The Juice is Gone


It’s my first job in the corporate world. I work at a software company called MapInfo, a supposedly cool tech company. And yet today there’s a television on in the cafeteria and there must be a hundred people gathered around it to watch the verdict in the O.J. Simpson murder trial that had captured our entire nation’s attention. Former NFL star, ad pitchman, and film actor Simpson had been charged in the brutal stabbing deaths of his ex-wife Nicole Brown Simpson and her friend Ron Goldman.

When the verdict was read—not guilty—a fellow employee standing next to me shouted out in glee. I looked at her like she had a highly contagious disease, and she said, “I’m a Bills fan.”

Yeah, fine, I am too. But the evidence against him seemed overwhelming and almost everyone was convinced O.J. was guilty. Well, not everyone. Not the jury, and not most Black people, although most white people believed he’d committed the awful deed.

I remember being out at the stadium and seeing O.J. play in his prime. He was a freak athlete, a combination of power, speed, and agility that made him one of the greatest running backs ever. When he got the ball, which was on almost every play, I was on the edge of my seat and cheering, watching him slash through the line, juke defenders, and shed tacklers. We cried out, “The Juice is loose!” He was the lone star on pretty crappy teams (we’re talking the Buffalo Bills), and he broke all kinds of NFL records.

He did these cool ads for Hertz, Mr. Superstar pitching the “Superstar in Rent-a-Car.” He’d gallop through the airport, leaping over luggage and darting around passengers. After retiring from football, he was in the Naked Gun movies, The Towering Inferno, and many other films and television episodes. He was as cool as cool can be, one of the most famous Black men in America.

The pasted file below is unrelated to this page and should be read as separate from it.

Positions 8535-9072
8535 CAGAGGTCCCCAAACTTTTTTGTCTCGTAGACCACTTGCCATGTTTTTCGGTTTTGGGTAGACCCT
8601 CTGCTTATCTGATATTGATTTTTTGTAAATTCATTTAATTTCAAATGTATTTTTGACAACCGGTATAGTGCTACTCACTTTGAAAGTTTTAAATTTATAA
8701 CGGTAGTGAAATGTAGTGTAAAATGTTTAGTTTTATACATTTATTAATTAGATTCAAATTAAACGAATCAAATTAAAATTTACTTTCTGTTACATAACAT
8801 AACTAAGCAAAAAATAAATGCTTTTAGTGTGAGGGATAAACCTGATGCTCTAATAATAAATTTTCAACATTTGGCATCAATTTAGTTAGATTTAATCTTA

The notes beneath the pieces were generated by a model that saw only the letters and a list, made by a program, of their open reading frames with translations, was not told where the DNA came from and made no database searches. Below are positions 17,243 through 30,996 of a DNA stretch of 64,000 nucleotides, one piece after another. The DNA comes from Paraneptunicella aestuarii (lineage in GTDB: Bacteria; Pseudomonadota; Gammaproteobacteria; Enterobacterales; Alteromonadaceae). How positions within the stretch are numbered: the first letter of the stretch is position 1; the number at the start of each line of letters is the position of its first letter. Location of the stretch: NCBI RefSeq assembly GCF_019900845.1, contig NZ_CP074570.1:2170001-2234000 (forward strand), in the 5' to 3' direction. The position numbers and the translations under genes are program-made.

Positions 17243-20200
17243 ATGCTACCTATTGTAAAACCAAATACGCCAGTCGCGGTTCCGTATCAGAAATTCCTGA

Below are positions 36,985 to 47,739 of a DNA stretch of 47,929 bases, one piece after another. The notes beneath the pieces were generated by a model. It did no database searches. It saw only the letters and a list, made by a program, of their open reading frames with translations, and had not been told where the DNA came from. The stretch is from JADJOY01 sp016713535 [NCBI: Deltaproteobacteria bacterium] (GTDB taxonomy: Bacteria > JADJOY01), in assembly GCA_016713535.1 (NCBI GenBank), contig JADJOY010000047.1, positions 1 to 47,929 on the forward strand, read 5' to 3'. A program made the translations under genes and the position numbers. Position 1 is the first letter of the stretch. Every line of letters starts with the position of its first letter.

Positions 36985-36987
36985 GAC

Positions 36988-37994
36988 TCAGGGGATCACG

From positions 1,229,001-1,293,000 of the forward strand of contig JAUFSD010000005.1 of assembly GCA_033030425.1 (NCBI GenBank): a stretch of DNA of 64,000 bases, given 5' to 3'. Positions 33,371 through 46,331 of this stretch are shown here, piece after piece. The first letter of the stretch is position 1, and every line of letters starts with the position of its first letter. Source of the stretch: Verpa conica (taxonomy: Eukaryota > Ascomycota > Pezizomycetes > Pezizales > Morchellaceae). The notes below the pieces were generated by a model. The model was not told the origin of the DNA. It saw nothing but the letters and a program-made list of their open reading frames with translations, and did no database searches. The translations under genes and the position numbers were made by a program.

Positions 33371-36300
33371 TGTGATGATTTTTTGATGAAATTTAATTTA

And then came the second, sordid half of his life: the murders, followed by a bizarre slow-motion police chase on the L.A. freeways after which the white Ford Bronco Simpson was riding in became immortalized. A subsequent civil trial found him responsible for the murders. Some years later, he was sent to prison for nine years on kidnapping and robbery charges when he and two others broke into a Vegas hotel room to retrieve what he claimed were sports memorabilia that belonged to him.

Orenthal James Simpson died yesterday at age 76. As a kid, I loved him as a football player. As an adult, I didn’t cheer his acquittal in his murder trial, unlike my colleague, who apparently put her Buffalo Bills fandom above all else. These crazy Bills fans!

By David Klein

David Klein

Published novelist, creative writer, journalist, avid reader, discriminating screen watcher.


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